Best Defender Bytes:

October 4, 2011


Filed under: California Defense Attorney — Tags: , , — fayarfa @ 9:11 pm

SANTA ANA - A financial planner was convicted today of stealing approximately $2.8 million from vulnerable, elderly people, many of whom he met through his father’s church. Hitomi Tsuyuki, 57, Coto de Caza, pleaded guilty today to 17 felony counts of the use of untrue statements in the sale of a security, 10 felony counts of theft from an elder, one felony count of grand theft, one felony count of the use of a scheme to defraud, and a sentencing enhancement for causing property damage over $2,500,000. He is expected to be sentenced to 18 years in state prison at his sentencing Oct. 28, 2011, at 9:00 a.m. in Department C-35, Central Justice Center, Santa Ana. Some of the victims are expected to make victim impact statements at that time.

Between Nov. 22, 1997, and Nov. 8, 2007, Tsuyuki stole approximately $2.8 million from 33 clients while working as a financial planner by convincing them to invest in bonds with the intention of keeping the money for himself. Many of the victims had been associated with Tsuyuki since he was a child, as they had attended the church where the defendant’s father was a minister. The defendant targeted vulnerable elderly victims who trusted him, including those who were recently widowed or who were in need of assistance because of memory loss and early signs of dementia.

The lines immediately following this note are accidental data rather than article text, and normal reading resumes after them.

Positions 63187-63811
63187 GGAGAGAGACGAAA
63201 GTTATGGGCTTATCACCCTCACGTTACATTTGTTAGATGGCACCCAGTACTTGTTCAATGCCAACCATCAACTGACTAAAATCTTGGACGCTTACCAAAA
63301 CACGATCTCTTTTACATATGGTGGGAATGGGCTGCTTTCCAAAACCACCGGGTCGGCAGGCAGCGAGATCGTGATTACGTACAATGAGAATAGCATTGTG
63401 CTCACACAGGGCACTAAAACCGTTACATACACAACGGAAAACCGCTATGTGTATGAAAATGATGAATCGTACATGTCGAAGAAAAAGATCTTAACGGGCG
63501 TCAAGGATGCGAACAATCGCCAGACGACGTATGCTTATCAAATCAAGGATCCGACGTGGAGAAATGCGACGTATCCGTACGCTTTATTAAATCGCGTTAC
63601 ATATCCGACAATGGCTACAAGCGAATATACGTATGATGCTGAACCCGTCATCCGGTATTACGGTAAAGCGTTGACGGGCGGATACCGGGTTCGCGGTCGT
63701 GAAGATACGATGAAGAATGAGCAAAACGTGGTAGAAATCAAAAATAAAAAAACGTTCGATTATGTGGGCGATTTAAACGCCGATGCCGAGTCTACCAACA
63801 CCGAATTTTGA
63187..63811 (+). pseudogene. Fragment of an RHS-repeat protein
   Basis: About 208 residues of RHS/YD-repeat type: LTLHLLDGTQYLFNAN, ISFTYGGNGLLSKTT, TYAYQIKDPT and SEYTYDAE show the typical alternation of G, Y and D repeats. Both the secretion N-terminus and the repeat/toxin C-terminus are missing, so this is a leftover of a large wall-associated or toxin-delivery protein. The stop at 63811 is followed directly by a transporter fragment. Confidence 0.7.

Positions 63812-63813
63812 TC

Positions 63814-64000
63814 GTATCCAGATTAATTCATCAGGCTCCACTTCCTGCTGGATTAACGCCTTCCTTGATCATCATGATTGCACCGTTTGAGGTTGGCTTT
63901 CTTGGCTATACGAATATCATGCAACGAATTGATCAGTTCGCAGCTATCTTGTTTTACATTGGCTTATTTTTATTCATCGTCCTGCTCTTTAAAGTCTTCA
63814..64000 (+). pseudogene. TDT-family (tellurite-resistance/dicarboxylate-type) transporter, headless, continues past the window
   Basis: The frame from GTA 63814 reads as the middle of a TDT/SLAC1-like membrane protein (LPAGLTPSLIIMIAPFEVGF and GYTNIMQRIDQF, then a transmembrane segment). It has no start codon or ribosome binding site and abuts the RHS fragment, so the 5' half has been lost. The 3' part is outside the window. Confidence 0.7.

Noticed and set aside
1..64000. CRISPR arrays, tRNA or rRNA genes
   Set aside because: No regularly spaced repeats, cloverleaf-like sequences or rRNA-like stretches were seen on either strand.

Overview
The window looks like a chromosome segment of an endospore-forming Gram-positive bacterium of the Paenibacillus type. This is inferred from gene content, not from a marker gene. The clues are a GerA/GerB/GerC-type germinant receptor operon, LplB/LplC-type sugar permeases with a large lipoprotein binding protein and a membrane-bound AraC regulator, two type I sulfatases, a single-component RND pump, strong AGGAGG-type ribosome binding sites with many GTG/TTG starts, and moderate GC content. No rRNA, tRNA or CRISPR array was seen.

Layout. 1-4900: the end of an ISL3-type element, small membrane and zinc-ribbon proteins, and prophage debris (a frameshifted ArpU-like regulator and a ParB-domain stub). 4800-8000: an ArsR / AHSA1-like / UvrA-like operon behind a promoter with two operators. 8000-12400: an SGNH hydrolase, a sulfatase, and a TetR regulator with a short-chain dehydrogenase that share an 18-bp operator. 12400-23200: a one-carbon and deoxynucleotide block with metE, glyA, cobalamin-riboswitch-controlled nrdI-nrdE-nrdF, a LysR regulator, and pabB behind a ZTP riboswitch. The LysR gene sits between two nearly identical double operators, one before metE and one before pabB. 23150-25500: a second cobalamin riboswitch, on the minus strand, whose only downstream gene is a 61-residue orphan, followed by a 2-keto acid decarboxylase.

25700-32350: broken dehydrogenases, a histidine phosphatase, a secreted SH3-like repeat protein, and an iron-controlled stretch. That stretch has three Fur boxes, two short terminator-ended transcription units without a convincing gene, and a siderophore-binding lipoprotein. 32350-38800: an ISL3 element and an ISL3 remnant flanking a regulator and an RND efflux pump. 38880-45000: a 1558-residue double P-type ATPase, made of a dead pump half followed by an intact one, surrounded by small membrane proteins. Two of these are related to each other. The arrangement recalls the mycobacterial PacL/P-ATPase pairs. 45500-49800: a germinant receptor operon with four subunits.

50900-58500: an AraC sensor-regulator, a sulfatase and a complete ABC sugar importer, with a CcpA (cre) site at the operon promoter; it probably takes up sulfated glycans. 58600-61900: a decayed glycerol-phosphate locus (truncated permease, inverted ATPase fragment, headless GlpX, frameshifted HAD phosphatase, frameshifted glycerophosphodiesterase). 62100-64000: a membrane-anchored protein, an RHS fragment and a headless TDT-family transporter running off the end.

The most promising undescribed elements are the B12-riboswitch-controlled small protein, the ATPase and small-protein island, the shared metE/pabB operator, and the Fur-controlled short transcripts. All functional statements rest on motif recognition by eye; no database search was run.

The defendant encouraged victims to invest in an opportunity that he falsely represented as the purchase of a tax free municipal bond. He instructed the victims to make the checks out to his company, Tsuyuki Integrated Financial Resources. Tsuyuki deposited the money into his own accounts instead of investing it as promised. The defendant falsely claimed to be a lawyer who was qualified to assist the victims with estate planning the writing of trusts. Tsuyuki is not and has never been a licensed attorney.

The defendant also offered victims the opportunity to purchase interest in a money market account, instructed them to make checks out to the money market account fund, and instead deposited the checks into his personal account.

The defendant used the stolen money for personal expenses including for his Coto de Caza home, a vacation property in Mammoth, a golf club membership, and cars.

When victims asked for documentation of their invested money, Tsuyuki created false statements to reassure victims that their investments were safe. He also lied to the victims and claimed that the investment company had a mistake in their records regarding the victim’s address to explain why they did not receive regular mail updates.

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